When they set out across America, Scott Glass and Lee Poichuk weren’t sure if they could trade invisible money for haircuts, rock climbing sessions, and a bong.
Travelling through 40 North American cities in 30 days, the two Torontonians wanted to see if they could survive 100 per cent off Bitcoin for their upcoming documentary, The BIT movie.
Bitcoin, the first decentralized digital currency, allows people to send money directly with no bank attached. Sent across the world for fractions of a cent, Bitcoin avoids bank fees and merchants obtaining personal information.
Glass recruited Poichuk – until then, a stranger – to be the videographer for the film. Without knowing if they would get along, or possibly starve to death, they ended up meeting a handful of individuals who survive on Bitcoin entirely.
But despite pre-planning their trip, they still came across many barriers.
“There were a lot of close calls,” says Poichuk. “Parking was difficult.”
To avoid parking tickets, they used Bitcoins to buy gift cards online using Gyft.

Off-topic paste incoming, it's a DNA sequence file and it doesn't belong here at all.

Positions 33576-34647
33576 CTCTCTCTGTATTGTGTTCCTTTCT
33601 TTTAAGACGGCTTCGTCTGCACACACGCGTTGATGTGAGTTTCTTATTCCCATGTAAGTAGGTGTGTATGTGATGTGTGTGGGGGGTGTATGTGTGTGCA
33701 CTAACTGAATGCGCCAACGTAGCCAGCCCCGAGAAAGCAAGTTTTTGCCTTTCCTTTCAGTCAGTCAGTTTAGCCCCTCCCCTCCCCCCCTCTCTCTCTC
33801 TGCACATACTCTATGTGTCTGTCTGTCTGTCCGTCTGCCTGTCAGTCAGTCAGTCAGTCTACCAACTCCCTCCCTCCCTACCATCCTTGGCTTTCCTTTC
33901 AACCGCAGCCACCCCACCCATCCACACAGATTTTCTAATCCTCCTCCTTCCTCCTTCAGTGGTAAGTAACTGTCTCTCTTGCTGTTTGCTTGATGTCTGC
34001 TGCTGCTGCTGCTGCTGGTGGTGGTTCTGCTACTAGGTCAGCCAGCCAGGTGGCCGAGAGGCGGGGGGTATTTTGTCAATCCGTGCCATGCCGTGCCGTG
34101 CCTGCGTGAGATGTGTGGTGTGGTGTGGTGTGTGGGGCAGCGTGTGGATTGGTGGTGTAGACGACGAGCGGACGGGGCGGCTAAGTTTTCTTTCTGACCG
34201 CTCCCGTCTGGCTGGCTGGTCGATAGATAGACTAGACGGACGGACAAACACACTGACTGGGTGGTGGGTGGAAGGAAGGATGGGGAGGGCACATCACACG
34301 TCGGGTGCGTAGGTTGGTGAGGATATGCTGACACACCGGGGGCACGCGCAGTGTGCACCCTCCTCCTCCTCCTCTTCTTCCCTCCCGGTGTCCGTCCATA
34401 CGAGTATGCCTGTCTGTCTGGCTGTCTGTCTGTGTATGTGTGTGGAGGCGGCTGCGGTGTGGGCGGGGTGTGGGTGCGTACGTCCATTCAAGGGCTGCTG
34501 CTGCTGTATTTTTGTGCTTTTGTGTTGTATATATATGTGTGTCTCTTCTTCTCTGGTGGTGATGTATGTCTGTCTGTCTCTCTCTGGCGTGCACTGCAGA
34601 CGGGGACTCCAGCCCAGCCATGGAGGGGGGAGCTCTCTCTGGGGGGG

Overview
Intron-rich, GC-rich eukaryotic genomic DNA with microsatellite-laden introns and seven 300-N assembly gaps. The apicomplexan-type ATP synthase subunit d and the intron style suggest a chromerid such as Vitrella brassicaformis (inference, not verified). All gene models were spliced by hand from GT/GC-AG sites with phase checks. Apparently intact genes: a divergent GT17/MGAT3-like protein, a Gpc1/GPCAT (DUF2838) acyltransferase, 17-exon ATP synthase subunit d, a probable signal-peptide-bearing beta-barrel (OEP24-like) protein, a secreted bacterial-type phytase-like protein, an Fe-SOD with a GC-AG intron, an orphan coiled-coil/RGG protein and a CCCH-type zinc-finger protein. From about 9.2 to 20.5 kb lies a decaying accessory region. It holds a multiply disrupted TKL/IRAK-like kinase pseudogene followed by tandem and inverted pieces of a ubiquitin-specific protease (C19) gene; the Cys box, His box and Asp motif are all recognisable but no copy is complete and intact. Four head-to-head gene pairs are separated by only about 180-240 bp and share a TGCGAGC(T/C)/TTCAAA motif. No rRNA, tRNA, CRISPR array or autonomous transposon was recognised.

But even more challenging was locating gas stations in sparely populated areas of southern states.
“It slowed us down and changed our schedule,” says Poichuk.
But as someone would expect, this wasn’t their only challenge. Despite using Coinmap to view where Bitcoin is accepted, they would arrive at merchants that claimed to accept Bitcoin only to find that the retailer didn’t know how to properly process the transaction.
“A lot of retailers get on the bandwagon because they think they’re missing out,” says Glass.
In Toronto, more than a dozen cafes, restaurants and services accept Bitcoin. This includes The Tech Guys Toronto, board game cafe Snakes and Lattes, Smoke Bourbon BBQ, and Urban Living Suites. Additionally, Decentral, home to leading-edge tech start-ups, has the first Bitcoin ATM in Toronto.
Similar to the Blackberry scanning system, Bitcoin users each have their own unique code.
“It’s changing the world of banking as we know it,” says Michael Perklin, President of Bitcoinsultants Inc. “Just like [when] the Internet changed how we communicate.”
Perklin, a cybersecurity consultant who receives his incomes entirely from Bitcoin, says he uses it indirectly for everything, and directly when he can.
“Accepting Bitcoin in your store is as simple as downloading an app on you or your employee’s phone,” he says. “It costs zero per cent per transaction instead of three to seven per cent.”
A Bitcoin user himself since late 2010, Perklin believes most retailers will begin to use Bitcoin eventually.
“It’s a great way to pay for things online,” says Glass, who mostly uses Bitcoin for flights and online merchants, whereas Poichuk plans on using Bitcoin only when the opportunity arises.
“It’s fun to use,” he says. “But I won’t invest everything I have into it.”
The pair say they still have interviews to complete before they release The BIT movie towards the end of 2015.